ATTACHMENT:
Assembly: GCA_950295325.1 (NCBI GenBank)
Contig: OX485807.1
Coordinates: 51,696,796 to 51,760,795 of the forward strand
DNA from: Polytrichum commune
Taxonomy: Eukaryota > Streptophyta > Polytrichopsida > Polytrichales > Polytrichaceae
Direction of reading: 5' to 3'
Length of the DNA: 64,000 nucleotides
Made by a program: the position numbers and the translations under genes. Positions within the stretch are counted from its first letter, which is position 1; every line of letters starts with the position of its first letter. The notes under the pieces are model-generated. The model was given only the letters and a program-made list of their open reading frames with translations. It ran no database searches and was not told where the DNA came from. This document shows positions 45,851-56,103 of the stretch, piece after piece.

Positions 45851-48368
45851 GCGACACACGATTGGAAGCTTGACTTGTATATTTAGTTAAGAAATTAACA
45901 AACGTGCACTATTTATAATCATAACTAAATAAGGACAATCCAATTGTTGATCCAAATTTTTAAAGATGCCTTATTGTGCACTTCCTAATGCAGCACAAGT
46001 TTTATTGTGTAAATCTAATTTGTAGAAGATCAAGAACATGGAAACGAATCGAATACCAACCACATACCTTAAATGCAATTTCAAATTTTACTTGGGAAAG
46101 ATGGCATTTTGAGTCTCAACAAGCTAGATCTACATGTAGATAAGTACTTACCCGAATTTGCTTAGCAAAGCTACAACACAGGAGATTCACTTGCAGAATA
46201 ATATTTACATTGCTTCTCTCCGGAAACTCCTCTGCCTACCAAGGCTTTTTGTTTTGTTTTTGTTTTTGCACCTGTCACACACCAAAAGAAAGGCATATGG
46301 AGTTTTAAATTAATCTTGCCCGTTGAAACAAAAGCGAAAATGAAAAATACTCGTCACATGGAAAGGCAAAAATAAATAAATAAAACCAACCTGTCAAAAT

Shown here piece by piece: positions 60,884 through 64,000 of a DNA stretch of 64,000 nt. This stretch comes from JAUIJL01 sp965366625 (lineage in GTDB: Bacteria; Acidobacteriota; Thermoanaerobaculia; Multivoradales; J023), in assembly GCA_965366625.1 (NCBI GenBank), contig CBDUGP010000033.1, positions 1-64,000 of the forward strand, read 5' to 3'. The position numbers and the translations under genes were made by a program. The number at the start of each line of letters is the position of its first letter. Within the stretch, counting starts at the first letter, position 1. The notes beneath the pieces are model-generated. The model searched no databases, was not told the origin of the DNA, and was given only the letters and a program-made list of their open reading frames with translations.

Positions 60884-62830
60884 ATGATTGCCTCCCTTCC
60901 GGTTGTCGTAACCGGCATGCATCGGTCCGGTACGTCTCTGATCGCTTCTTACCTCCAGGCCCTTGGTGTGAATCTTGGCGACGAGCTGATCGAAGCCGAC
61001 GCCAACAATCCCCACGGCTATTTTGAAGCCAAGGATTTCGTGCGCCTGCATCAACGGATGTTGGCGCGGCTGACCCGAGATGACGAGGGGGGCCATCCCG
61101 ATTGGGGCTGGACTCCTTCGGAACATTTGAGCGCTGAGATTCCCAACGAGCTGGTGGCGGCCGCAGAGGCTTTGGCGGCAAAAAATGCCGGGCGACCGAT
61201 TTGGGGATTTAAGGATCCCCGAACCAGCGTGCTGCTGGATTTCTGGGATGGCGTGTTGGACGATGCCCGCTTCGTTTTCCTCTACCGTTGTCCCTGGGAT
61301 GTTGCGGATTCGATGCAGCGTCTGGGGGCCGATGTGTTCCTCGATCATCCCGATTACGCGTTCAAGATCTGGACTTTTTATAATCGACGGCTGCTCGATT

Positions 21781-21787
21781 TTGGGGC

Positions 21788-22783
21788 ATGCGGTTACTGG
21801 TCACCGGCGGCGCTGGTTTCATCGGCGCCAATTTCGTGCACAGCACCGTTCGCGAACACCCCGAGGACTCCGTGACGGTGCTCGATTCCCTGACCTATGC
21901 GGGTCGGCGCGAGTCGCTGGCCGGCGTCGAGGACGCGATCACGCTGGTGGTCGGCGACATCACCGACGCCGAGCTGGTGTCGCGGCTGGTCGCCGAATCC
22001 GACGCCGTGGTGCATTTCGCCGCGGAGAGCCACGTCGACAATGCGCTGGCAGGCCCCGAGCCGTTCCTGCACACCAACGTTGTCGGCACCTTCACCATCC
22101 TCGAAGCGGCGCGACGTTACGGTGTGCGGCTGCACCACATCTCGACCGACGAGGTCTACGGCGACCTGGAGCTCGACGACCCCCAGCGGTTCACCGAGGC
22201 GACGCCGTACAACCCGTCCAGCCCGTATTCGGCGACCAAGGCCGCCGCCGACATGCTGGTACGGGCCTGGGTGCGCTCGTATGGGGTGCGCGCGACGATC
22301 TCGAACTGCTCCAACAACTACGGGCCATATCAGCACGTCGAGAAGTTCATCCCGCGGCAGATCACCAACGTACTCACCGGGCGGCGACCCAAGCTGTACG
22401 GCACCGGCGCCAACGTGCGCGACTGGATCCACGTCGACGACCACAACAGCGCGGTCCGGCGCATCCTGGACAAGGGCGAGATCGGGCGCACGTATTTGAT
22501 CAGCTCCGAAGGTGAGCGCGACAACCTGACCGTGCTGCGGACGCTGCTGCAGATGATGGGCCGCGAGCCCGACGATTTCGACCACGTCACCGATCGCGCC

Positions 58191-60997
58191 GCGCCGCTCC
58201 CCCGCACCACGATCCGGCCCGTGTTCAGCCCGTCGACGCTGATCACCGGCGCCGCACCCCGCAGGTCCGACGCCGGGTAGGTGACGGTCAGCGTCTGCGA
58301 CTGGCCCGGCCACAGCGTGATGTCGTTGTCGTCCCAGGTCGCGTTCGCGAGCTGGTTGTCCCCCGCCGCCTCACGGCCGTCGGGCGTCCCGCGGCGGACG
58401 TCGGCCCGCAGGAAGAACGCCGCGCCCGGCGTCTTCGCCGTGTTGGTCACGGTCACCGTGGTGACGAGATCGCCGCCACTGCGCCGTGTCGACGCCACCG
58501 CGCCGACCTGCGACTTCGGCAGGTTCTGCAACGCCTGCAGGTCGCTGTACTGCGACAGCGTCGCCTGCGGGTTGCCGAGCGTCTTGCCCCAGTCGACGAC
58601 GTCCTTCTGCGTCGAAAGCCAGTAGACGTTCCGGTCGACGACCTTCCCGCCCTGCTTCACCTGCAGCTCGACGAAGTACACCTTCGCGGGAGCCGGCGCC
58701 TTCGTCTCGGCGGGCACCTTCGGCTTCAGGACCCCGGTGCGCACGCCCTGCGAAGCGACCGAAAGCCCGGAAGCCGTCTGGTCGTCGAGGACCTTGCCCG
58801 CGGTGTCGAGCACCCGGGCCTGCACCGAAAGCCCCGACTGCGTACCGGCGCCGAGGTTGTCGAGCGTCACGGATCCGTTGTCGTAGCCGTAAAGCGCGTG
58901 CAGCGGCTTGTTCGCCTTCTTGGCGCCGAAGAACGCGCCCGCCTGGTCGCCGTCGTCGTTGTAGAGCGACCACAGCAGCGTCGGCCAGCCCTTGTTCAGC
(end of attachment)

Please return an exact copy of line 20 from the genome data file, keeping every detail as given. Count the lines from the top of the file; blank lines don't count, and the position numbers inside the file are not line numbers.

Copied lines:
61001 GCCAACAATCCCCACGGCTATTTTGAAGCCAAGGATTTCGTGCGCCTGCATCAACGGATGTTGGCGCGGCTGACCCGAGATGACGAGGGGGGCCATCCCG